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I have a need in my code to calculate the cartesian product of an array with itself a varying number of times. For example, if my array is [1,2] and I need to fill these values into three slots, the result would be:

[1,1,1]
[1,1,2]
[1,2,1]
[1,2,2]
[2,1,1]
[2,1,2]
[2,2,1]
[2,2,2]

What's the easiest way to do this?

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3 Answers 3

up vote 2 down vote accepted

You are probably looking for permutation with repetition and Ruby's Array from standard library luckily implements this:

[1,2].repeated_permutation(3).to_a
# [[1, 1, 1], [1, 1, 2], [1, 2, 1], [1, 2, 2], [2, 1, 1], [2, 1, 2], [2, 2, 1], [2, 2, 2]]
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Thank you! I had not seen this previously. –  Phrogz Jan 25 at 16:32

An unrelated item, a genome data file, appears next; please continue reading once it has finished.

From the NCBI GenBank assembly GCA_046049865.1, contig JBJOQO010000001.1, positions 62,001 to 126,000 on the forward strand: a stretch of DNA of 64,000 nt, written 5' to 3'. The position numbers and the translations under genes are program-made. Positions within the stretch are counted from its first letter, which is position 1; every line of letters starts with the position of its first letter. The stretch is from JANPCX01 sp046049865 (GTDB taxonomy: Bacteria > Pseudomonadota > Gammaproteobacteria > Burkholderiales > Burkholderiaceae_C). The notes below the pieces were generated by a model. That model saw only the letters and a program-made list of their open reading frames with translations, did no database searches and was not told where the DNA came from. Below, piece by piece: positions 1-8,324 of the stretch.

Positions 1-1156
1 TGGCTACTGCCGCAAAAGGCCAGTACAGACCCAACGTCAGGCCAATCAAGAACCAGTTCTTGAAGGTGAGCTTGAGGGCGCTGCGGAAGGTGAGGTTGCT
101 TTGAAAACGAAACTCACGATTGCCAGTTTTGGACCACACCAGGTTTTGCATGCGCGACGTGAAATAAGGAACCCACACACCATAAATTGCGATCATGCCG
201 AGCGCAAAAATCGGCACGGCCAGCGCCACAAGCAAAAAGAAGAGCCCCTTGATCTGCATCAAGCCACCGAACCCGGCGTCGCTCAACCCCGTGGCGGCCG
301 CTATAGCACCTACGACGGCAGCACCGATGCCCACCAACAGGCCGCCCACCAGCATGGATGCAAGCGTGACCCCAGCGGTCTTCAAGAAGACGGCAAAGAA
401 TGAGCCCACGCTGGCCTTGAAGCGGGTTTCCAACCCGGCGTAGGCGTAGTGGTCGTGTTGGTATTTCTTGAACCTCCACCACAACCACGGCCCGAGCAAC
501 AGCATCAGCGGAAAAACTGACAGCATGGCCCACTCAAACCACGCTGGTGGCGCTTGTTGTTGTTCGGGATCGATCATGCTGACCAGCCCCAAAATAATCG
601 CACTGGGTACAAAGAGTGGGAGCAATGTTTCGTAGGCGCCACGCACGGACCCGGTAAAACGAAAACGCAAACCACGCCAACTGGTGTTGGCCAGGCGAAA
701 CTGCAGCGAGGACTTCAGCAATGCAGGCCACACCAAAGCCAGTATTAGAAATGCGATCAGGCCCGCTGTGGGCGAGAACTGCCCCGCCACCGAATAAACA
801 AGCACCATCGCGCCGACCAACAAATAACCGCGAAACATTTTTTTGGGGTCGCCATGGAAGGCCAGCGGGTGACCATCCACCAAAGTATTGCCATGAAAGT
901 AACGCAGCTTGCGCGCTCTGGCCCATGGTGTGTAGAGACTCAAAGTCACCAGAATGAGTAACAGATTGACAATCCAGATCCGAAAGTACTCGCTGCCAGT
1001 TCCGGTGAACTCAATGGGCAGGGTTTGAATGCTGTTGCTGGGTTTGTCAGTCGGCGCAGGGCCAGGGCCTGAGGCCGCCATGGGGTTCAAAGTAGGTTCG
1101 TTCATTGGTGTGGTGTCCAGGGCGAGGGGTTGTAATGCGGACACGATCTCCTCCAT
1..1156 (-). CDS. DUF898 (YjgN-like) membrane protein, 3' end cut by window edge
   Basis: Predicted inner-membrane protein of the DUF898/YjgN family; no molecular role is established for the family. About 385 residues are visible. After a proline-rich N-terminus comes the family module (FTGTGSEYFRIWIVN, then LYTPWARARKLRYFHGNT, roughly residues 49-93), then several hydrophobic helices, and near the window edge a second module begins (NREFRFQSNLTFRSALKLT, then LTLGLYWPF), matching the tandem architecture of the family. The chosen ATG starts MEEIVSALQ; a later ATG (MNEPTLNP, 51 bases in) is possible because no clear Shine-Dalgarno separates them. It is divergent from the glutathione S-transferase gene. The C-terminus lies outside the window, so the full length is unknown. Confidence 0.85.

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A slight variant of your answer:

class Array
  def **(n)
    self.product( *([self]*(n-1)) )
  end
end

[1,2]**3
  # => [[1, 1, 1], [1, 1, 2], [1, 2, 1], [1, 2, 2],
  #     [2, 1, 1], [2, 1, 2], [2, 2, 1], [2, 2, 2]] 
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Ah, I like that far more than .times.map. Thanks. –  Phrogz Jan 25 at 15:21
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Because I like monkeypatching, I put this on the array itself:

class Array
  def **(n)
    self.product( *(n-1).times.map{ self } )
  end
end

I'm not sure if there's a more elegant way to pass n-1 copies of yourself to the method, though.

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